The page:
Novak's Limited Plame-gate Hang-Out
Right-wing columnist Robert Novak has played a complex game in advancing the Bush administration’s “Plame-gate” cover-up. Novak was the one who first published the identity of CIA officer Valerie Plame; he then answered a few questions before going silent; now, he is making a series of misleading arguments via his columns.
Novak’s deceptions and the complicity of major news organization that publish his column without demanding clarifications may be unprecedented in the history of U.S. journalism. Theoretically at least, news organizations are expected to ferret out government wrongdoing, not act as accomplices in the crime and then abettors of the cover-up.
Yet pieced together, Novak’s hedged disclosures and other evidence, including facts from the trial of former White House aide I. Lewis “Scooter” Libby, shed light on the dark underbelly of this extraordinary scandal, albeit sometimes unintentionally.
Indeed, Novak’s various accounts – when laid one over the other – suggest that the administration conspiracy to “out” Plame was more widespread than is generally accepted in the media circles of Washington.
In particular, the conventional wisdom – that Novak’s primary source, Deputy Secretary of State Richard Armitage, was operating on his own when he first told Novak about Plame’s CIA identity – is shattered, if Novak’s earliest account is to be believed rather than his later revised version.
In July 2003, just days after publishing the column blowing Plame’s cover, Novak told Newsday reporters that he was doing the Bush administration’s bidding when he divulged Plame’s CIA identity. “I didn’t dig it out, it was given to me,” Novak said. “They thought it was significant, they gave me the name.” [Newsday, July 22, 2003]
So, in real time, Novak’s impression was that he was fed the leak by Bush administration officials because they wanted it out. Though the public didn’t know the identity of the leakers at that time, the Libby investigation established Novak’s sources as Armitage and White House political adviser Karl Rove.
A well-placed conservative source, who worked directly with both Armitage and Rove, told me that the two men had become close allies within the Bush administration, having developed a relationship when Rove was coordinating with Armitage to recruit Colin Powell to support Texas Gov. George W. Bush and then serve as Secretary of State.
The source said Rove and Armitage created a confidential back channel between the White House and the State Department for sensitive information.
Further buttressing the idea that Armitage was part of the Plame leak operation – not just some loose-lipped gossip – is the fact that Novak knew to call Rove when seeking a second source. If Novak really wanted to tell the full story now, he would explain why he thought a White House political adviser would know such a sensitive secret.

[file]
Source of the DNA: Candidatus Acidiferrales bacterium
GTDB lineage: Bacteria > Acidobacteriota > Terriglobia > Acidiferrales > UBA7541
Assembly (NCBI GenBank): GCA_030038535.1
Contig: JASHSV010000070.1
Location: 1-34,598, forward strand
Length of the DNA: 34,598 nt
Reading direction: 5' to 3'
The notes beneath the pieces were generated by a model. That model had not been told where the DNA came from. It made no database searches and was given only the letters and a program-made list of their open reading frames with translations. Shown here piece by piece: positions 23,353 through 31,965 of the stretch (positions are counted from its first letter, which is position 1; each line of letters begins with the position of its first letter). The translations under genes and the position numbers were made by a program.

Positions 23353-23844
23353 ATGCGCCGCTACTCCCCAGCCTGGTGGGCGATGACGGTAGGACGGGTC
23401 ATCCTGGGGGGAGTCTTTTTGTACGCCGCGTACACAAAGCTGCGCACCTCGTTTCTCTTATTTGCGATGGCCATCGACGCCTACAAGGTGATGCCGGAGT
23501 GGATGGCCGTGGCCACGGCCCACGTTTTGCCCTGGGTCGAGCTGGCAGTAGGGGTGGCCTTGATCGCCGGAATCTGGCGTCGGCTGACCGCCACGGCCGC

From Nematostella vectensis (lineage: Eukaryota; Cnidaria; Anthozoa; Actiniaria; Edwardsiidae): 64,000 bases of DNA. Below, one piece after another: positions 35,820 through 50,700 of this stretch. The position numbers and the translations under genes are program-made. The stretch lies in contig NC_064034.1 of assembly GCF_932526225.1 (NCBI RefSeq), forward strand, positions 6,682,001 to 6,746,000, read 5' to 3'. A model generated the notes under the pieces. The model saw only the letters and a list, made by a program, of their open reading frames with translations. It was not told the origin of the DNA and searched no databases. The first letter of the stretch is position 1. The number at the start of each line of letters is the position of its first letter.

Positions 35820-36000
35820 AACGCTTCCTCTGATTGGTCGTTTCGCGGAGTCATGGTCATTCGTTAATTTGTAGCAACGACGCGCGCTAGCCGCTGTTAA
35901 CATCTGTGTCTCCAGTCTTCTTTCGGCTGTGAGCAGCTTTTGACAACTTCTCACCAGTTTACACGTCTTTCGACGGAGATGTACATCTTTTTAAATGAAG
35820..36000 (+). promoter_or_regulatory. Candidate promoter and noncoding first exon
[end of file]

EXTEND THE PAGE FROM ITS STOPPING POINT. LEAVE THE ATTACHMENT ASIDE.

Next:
The way this works in the real world of journalism is that Novak would have asked Armitage who else might know about Plame’s identity and Armitage would have pointed Novak to Rove. Otherwise, Novak likely would have sought a second source elsewhere – at the CIA, the State Department or possibly the National Security Council staff.
Normally the identity of a covert CIA officer, especially one working under risky “non-official cover” as Plame was, would be shared with only a small number of national security officials with a strict need to know. So, a reporter would not have even wasted a phone call to a political adviser unless someone, presumably Armitage, suggested it.
“They gave me the name,” Novak told Newsday, referring to Armitage and Rove.
Three years later, in a September 2006 column, Novak also revealed how peculiar the original overture from Armitage had been.
“During his quarter of a century in Washington, I had had no contact with Armitage before our fateful interview,” Novak wrote. “I tried to see him in the first 2½ years of the Bush administration, but he rebuffed me – summarily and with disdain, I thought. Then, without explanation, in June 2003, Armitage’s office said the deputy secretary would see me.”
Novak dated the call from Armitage’s office at about two weeks before Plame's husband, former U.S. Ambassador Joseph Wilson, went public on July 6, 2003, with his article debunking Bush’s claim about Iraq seeking uranium in Africa. That would put the date of the call at around June 23, which was precisely the time when other Bush administration officials began reaching out to friendly journalists with the information on Plame’s identity.